Small business owners – Wages or Drawings?

working-at-table-with-laptop

The issue of paying yourself money from your business can be confusing.

Technically, a Sole Trader cannot employ themselves. Money a sole trader takes out of the business for personal use is classified as “drawings” and is not considered wages for tax purposes. Drawings are not allowable deductions for the business.

Transactions that you record using the account Drawings are not reported in Activity Statements that are lodged with the Australian Taxation Office.

This is also the case for someone who has their business set up as a Partnership. At law, you cannot be an employee.

If your business is set up as a Company, you can be an employee of the company.  You can pay yourself wages and would therefore withhold PAYG withholding tax if your wages are above the tax free threshold.  Unlike drawings, wages are allowable deductions for the business.

Transactions that you record using your “Wages” accounts are also not reported in the “Goods & Services Tax” section of your Activity Statements – only the “PAYG tax withheld” section.

Because Drawings and Wages are both outside of the GST system the tax codes to use in your accounting software are as follows:

Xero = BAS Excluded

MYOB = N-T

Reckon Accounts = leave the tax code blank

 

You might also like:

 

Happy bookkeeping…

 

The post in which I mention bookkeeping & fun in the same sentence

ipad-and-receipts

Okay, so I may have a warped sense of what constitutes fun – but hear me out on this one.  If you find bookkeeping a pain in the butt and a necessary evil in order to keep the taxman happy, then take 5 minutes to read my:

6 ways to make bookkeeping fun!

  1. Get creative! Jazz up your accounts files with some nice labels or replace your folders with colour co-ordinated ones.  There are some really nice colours out there now, and you can colour co-ordinate your whole office.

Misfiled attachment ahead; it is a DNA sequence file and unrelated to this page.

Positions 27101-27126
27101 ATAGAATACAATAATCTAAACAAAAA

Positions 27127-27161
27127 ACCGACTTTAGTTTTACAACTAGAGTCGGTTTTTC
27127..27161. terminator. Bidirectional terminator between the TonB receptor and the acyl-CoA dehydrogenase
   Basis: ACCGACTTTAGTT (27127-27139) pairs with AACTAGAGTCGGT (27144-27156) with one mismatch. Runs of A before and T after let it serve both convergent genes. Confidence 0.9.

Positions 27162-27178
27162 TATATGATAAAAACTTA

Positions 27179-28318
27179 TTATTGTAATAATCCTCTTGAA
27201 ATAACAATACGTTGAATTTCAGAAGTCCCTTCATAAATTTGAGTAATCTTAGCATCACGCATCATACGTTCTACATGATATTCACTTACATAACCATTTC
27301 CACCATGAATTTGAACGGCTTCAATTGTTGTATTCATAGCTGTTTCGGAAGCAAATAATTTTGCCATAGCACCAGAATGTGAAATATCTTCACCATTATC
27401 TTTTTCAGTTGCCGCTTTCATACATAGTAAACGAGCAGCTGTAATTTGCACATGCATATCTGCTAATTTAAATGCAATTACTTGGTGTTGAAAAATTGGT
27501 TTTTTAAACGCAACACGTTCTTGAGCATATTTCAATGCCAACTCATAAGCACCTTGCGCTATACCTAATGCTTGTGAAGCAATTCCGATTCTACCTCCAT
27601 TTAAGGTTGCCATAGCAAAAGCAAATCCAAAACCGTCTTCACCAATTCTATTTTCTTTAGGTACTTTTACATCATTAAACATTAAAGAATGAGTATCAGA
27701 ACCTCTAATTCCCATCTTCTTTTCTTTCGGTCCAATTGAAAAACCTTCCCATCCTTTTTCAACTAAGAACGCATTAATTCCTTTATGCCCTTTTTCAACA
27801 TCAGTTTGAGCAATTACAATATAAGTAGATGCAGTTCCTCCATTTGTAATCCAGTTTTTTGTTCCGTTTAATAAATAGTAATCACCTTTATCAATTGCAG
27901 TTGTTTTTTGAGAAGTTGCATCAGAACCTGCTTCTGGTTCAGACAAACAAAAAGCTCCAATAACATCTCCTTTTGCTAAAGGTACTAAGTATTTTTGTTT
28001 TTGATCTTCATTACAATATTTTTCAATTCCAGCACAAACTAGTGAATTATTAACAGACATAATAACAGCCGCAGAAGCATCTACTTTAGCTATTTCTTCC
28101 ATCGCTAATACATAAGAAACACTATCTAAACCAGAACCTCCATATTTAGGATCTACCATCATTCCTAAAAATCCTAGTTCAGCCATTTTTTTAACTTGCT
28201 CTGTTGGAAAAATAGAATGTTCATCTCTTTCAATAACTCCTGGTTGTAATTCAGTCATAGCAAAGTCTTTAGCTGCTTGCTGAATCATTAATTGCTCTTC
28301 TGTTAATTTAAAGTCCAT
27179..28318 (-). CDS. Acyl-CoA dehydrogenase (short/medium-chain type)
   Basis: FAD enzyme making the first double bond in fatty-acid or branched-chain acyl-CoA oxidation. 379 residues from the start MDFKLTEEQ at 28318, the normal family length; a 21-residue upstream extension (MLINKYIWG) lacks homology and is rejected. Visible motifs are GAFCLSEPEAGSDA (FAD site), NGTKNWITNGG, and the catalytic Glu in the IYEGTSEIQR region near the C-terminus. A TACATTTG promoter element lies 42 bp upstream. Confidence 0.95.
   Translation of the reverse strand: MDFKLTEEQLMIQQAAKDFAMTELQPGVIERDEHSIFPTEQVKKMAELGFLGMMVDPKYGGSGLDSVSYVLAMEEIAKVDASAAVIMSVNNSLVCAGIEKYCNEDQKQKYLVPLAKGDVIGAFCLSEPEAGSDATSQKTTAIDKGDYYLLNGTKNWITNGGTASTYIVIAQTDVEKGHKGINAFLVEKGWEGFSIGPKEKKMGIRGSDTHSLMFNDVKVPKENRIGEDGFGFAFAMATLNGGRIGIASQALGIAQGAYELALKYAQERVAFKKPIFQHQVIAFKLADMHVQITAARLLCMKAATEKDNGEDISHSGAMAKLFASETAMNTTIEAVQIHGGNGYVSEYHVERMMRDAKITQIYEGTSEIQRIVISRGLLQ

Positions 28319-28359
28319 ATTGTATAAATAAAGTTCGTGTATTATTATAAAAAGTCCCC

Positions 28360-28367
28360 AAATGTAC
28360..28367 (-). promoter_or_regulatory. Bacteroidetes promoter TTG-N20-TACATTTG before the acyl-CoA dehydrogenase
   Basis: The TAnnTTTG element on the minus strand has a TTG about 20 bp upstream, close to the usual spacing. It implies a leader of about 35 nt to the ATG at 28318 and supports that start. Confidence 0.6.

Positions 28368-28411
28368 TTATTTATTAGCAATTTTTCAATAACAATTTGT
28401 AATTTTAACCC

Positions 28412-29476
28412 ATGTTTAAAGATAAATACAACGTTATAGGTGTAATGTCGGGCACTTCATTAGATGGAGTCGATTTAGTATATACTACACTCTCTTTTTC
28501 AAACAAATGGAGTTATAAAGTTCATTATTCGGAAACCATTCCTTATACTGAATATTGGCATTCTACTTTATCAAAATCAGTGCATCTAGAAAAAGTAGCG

2. Every time you finish your bookkeeping tasks for the week, reward yourself with a little of something that puts a smile on your face. (Did somebody say chocolate?)
  3. Take time out to meet other business owners and attend a bookkeeping workshop. As well as picking up some hints and getting you enthused about getting back to your bookkeeping you’ll probably get a morning or afternoon tea thrown in as well.  There are workshops that cover debt collection, payroll, tax, software, cloud computing and lots more.
  4. Have your favourite music playing quietly in the background, grab a glass of wine (or maybe just half in my case or else my accounts would be a shambles) and enjoy the time to yourself.
  5. Get organised. Have a spring clean of your accounts documents and files and feel good about how organised you are.  I’ll be writing more on accounts organisation a little down the track (try this post here).
  6. Follow a blog that motivates you in your quest for business or career success.  A couple of goods ones are:
    http://under30ceo.com
    http://flyingsolo.com.au

If none of these ideas really appeal to you, you could always pay someone else to do it while you go out and have your kind of fun!

Some other bookkeeping posts you might like:

How do you keep motivated to do your essential bookkeeping tasks? Let me know in the comments below.

Happy bookkeeping…

 

3 simple steps to getting your bookkeeping sorted

3-simple-steps-to-getting-your-bookkeeping-sorted-wordpress

If you have just started a business you may be stressing about whether you are on the right track with your accounts.  If you have been in business a little while you may be wondering if there is an easier way to keep on top of your accounts.

Once you start looking into the various accounting software options out there, unless you are in the business of bookkeeping or accounting, it’s not uncommon to become overwhelmed or confused.

I like to keep things simple, so I’ve come up with 3 simple steps to help you out and get you started.  These are 3 steps I’ve used to get clients up and running with accounting software.

3 simple steps to getting your bookkeeping sorted (Video)

Importantly, don’t forget to try your software out for free first.  Get a feel for it and make sure you can easily get answers to any questions you may have via their help centres, forums, videos, email support etc.

Happy bookkeeping…

If you enjoyed this you may like:

5 reasons using Excel may be holding your business back

Laptop Xero

Excel is a great tool for business.  I like to use it to manually check payroll calculations, particularly when setting up new accounting software for a client.  However, it’s not always the best choice for business bookkeeping.

Here are 5 reasons that it might be time to move on from Excel:

1.  Doubling-up of transactions

In Excel you don’t get a warning if you try to enter the same bill number or invoice number twice, whereas you would if you used accounting software. Doubling up on accounting transactions can get you into a real mess.

2.  Time consuming